9 Things You Didn’t Know About Santa Cruz de la Sierra, Bolivia

1. It’s a new-born city

Throughout 500 years of colonial history the country’s wealth have been concentrated mostly in La Paz, Sucre and Potosí. While in 1700’s Potosí was the most populated city of  Americas (both South and North), Santa Cruz had only 3500 inhabitants.
If you could take a look at Santa Cruz in 1960’s or 70’s  – you’ll see completely different city. Santa Cruz has grown very fast since the end of 20th century, because of the petroleum and natural gas mining in the surrounding areas. Foreigners, who came for the gas and oil explorating changed this city into what you can see today – the economic heart of the country.

2. It is beginning on Another Bolivia

Santa Cruz is a big transport hub. It has biggest and busiest airport in Bolivia, and big bus terminal with different connections. From here you can take the only bus to Paraguay – if you planning to visit this country.

It is starting point for those who willing explore hidden, not well known places. Bolivia is not only Salar de Uyuni, Titicaca and high altitude mountains – which are definitely worth a visit.

  • Three large national parks are located east and west of the city – Amazonian paradise Noel Kempff Mercado, Kaa Lya National Park, where you can spot a jaguar and Amboro National Park which is great for birdwathing.
  • Samaipata, lovely village to chill out and a pre-Columbian archaeological site (UNESCO) Fuerte de Samaipata near by.
  • Jesuit missions of Chiquitos (Unesco)
    and more…

3. Incas couldn’t conquer this land

Before the arrival of the Spaniards there were confrontations between the Incan Empire and the nomadic tribes of Eastern Bolivia. These tribes Guarani, Arawak or Chiquitanos) were guru of the jungle and perfect hunters. The Incan Empire were unable to conquer the natives of the tropical lowlands.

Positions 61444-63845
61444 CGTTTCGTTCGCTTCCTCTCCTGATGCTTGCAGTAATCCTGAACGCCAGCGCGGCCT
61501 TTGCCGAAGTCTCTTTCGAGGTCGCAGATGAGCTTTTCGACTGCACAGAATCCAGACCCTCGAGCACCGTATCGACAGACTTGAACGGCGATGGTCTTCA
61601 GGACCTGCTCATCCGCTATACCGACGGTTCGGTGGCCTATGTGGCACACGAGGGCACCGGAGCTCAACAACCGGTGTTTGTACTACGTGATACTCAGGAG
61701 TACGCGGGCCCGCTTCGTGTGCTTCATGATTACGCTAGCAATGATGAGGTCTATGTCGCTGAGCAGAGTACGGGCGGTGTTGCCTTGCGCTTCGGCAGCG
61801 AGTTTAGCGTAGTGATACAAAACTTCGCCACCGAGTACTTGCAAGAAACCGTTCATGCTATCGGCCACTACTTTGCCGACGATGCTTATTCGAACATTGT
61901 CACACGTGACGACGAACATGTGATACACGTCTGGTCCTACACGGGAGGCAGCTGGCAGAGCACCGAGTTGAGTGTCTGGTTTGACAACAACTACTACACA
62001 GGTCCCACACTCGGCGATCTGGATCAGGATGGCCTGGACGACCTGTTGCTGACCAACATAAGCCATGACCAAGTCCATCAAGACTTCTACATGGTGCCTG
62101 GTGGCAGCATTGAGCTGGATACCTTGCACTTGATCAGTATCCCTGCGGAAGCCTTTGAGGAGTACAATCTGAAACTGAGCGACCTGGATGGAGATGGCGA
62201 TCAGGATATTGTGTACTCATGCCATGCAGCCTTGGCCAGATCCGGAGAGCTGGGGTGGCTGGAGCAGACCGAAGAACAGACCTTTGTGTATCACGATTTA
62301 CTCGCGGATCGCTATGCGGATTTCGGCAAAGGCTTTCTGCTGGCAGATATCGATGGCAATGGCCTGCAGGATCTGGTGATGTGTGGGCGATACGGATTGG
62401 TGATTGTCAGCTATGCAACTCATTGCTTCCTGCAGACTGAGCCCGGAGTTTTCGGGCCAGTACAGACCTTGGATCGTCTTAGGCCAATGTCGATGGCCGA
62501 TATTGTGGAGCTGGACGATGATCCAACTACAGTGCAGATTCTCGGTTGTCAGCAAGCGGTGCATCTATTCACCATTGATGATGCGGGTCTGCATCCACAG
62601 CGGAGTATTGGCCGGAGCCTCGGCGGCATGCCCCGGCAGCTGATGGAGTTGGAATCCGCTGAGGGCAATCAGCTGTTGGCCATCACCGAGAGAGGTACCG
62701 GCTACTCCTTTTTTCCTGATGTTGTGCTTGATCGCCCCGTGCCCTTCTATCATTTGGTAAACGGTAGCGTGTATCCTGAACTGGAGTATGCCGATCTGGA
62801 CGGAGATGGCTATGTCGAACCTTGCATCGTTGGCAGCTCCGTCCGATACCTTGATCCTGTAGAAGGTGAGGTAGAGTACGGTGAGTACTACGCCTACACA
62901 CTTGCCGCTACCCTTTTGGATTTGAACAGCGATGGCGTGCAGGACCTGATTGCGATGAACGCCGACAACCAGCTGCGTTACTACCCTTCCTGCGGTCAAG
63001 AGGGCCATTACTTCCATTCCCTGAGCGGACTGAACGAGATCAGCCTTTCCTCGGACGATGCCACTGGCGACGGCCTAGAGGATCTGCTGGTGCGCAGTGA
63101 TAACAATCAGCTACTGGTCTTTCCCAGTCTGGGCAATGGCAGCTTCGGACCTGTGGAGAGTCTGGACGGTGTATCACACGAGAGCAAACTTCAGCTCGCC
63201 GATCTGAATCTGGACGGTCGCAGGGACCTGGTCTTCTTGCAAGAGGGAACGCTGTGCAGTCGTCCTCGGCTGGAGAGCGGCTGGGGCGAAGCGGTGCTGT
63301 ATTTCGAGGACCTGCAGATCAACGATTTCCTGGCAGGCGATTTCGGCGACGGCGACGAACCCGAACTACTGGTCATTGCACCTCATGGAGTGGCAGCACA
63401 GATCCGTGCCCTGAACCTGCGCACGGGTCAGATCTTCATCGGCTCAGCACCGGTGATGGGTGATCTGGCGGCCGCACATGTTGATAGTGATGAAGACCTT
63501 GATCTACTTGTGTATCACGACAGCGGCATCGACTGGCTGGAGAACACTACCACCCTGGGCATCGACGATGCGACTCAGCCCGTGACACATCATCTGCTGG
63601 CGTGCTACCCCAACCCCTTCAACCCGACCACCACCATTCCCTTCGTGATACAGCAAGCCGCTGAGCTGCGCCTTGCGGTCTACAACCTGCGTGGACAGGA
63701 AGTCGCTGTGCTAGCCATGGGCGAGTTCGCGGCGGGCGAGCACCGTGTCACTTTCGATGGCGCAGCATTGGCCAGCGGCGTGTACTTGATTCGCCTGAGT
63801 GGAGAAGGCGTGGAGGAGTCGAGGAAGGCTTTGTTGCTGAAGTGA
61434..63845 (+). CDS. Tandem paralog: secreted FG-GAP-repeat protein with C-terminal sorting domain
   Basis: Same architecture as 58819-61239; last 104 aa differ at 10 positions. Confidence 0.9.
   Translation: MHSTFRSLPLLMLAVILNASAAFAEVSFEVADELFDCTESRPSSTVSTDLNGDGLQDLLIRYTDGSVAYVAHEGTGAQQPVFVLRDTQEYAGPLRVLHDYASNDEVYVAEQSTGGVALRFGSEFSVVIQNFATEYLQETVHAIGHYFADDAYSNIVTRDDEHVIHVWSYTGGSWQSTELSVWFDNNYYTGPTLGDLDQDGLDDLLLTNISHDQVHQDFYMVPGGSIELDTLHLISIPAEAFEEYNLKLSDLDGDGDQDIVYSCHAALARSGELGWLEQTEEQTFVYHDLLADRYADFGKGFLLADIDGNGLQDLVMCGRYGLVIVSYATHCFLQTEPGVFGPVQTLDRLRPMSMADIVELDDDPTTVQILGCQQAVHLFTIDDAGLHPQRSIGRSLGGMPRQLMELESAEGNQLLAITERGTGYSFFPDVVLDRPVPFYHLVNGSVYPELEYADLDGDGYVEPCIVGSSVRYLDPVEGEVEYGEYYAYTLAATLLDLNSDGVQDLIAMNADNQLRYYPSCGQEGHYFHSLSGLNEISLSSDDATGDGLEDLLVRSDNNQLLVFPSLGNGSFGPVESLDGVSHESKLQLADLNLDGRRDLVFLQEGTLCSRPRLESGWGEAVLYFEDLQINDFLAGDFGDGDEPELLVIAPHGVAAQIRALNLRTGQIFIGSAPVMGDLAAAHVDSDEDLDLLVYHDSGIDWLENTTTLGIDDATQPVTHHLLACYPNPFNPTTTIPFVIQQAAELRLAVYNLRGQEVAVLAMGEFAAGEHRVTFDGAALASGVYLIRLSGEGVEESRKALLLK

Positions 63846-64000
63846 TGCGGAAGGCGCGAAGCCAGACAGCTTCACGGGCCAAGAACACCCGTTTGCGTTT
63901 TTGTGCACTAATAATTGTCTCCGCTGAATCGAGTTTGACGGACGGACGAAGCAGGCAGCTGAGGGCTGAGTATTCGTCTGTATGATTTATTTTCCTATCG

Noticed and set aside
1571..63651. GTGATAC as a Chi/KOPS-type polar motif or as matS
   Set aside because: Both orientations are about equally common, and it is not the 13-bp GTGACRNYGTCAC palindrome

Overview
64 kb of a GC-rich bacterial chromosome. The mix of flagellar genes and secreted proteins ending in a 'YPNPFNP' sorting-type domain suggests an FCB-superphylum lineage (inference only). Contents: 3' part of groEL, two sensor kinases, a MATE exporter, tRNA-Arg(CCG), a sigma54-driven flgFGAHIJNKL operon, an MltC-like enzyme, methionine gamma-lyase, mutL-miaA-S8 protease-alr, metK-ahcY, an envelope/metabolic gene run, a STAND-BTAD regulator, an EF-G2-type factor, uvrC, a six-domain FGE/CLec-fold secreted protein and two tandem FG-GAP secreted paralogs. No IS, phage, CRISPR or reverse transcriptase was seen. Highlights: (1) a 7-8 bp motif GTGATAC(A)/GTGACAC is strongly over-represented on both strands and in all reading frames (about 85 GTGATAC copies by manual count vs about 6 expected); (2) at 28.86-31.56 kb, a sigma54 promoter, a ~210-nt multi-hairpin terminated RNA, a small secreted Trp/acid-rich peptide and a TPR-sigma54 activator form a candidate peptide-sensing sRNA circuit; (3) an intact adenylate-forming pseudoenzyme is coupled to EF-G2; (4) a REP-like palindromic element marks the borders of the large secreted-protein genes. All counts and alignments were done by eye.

4. They are mix of different cultures

It was important stating point for Jesuit Missions, who were heading to the tribes of Guaranies, Moxeños, Chiquitanos or Guarayos. The Spaniards used assimilation as one of the instruments of colonization, they mixed with the locals – so today people of Santa Cruz region are the result of this melting pot, they didn’t have a pure indigeneus culture since Spaniards arrived on this land.

5. Potosi had its silver, Santa Cruz discovered its tin

Mining was the most important industry in Bolivia. Tin and rubber later on became important material after Industrial Revolution of Europe. Before nationalization of tin mines in 1952, only three Bolivian families owned more than 90% of all of Bolivia’s wealth. Simon Patiño, the owner of the tin mines, became the King of Tin and one of the richest man on the planet.

7. Total isolation for years from the other parts of the country

The only way of communication from Santa Cruz to the other parts of Bolivia was a long trip by horses and mules to the city of Cochabamba. In 1954, Brazil finished the first railroad linking Brazil with Santa Cruz. Two years later the railroad from Argentina arrived here. In 1956 a paved was completed. This road was the first modern road through the Andean Mountains to connect Western Bolivia to Eastern Bolivia.

8. Che Guevara was killed here

Che Guevara had chosen Bolivia to spread socialism throughout South America from here. He and his people came to the Chaco region. Che was shot near Quebrada del Yuro, but brought back by his friends to La Higuera, still alive. Here he was caught again and killed. After that his body was taken to Vallegrande in a medical center by the international press. After it disappeared and only after 30 years his body was found and sent back to his family in Cuba.

There is a special tourist route which visiting all those small villages of Che’s last months of life.

9. There is the only Hard Rock Cafe in Bolivia

Just for you to know=) It was the main reason why I started thinking about this city which I never heard about it. My goal was (and still it is) to visit all South America’s Hard Rock’s and I couldn’t miss Bolivian one.

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